Language assistance provisions enacted in western Alaska and the Arctic

Aug 19, 2016

A Manokotak man was at the heart of a change that provided more language assistance at polling places in 29 communities this week.

Anecia Toyukak helps her husband, Mike, look at the ballots in Manokotak on Aug. 16, 2016.
Credit Molly Dischner/KDLG News

When Alaskans went to the polls this week, some had new options for language assistance. Expanded help for Yup’ik, Gwich’in and Inupiaq speakers was the result of a lawsuit brought against the state in 2013. A team of state elections officials and those involved in the lawsuit traveled to three Bristol Bay communities to see how the provisions worked out on primary day.

Before choosing a primary ballot at polling place set up at the Manokotak City Office this week, Mike Toyukak glanced at two sample ballots offering Yup’ik translations of the English ballots available for voters to chose from. From signing for his ballot to depositing it into the ballot box, it only took Toyukak a few minutes to vote. But the scenario he encountered – the Yup’ik language sample ballots, a translator on hand had he needed one, and even a Yup’ik glossary of terms available for the poll workers to refer to – were years in the making. And Toyukak was at the heart of the change.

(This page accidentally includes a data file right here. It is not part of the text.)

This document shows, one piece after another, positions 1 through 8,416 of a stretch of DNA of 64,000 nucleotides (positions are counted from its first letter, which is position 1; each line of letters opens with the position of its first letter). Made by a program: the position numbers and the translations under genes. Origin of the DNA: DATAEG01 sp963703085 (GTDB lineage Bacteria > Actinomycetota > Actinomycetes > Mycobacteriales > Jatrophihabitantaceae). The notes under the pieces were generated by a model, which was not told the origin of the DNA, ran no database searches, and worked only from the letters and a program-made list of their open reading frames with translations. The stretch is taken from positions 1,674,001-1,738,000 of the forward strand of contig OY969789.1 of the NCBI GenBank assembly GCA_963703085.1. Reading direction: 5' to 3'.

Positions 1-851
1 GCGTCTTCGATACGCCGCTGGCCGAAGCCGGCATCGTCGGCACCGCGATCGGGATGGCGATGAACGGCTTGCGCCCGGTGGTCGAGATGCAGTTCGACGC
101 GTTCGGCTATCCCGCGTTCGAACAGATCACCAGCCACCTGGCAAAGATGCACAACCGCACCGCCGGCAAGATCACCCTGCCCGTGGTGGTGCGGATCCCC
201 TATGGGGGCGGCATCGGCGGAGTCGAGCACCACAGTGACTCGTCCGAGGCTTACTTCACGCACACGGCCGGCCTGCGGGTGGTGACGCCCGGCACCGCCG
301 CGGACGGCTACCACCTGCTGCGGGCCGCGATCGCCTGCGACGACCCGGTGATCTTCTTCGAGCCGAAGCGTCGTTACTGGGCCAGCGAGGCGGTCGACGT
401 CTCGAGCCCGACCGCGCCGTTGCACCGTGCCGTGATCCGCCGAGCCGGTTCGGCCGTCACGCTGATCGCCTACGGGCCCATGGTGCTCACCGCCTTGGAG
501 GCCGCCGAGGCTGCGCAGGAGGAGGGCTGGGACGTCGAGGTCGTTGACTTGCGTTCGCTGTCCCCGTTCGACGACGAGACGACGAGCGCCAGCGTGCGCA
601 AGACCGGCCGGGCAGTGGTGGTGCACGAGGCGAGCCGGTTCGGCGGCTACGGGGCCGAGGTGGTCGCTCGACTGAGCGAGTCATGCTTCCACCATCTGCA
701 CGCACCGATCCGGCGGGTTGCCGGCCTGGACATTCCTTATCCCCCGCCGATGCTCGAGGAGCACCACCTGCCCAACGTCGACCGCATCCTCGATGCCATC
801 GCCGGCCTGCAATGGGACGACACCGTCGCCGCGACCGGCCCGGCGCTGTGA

Mike Toyukak stands at Manokotak’s polling place at the city office on August 16, 2016. Toyukak was one of the plantiffs in a lawsuit against the state that resulted in a settlement requiring more language assistance for Yup’ik speakers in Alaska
Credit Molly Dischner/KDLG News

His first language was yup’ik. In the past, when he went to vote he was confronted with an English ballot, and difficulty understanding all the nuances it contained. Although he knows some English, he also knew that others were having an even more difficult time with the language.

So in 2013, the Native American Rights Fund filed a lawsuit against the state on behalf of Toyakuk and others, including the Togiak Traditional Council, asserting that any election information provided in English should also be provided in Yup’ik, Gwich’in and Inupiaq.  They won the voting rights case, and after a lengthy settlement process, in 2015 the State of Alaska agreed to provide a dozen language assistance provisions for 29 communities at each election through the 2020 general election.

On primary day this year, that meant language assistance was provided in more than 100 communities around Alaska, including the 29 identified in the Toyukak settlement, which are in the Dillingham, Kusilvak and Yukon-Koyukuk census areas. Lt. Gov. Byron Mallot and others from the state traveled to Manokotak to hear from Toyukak.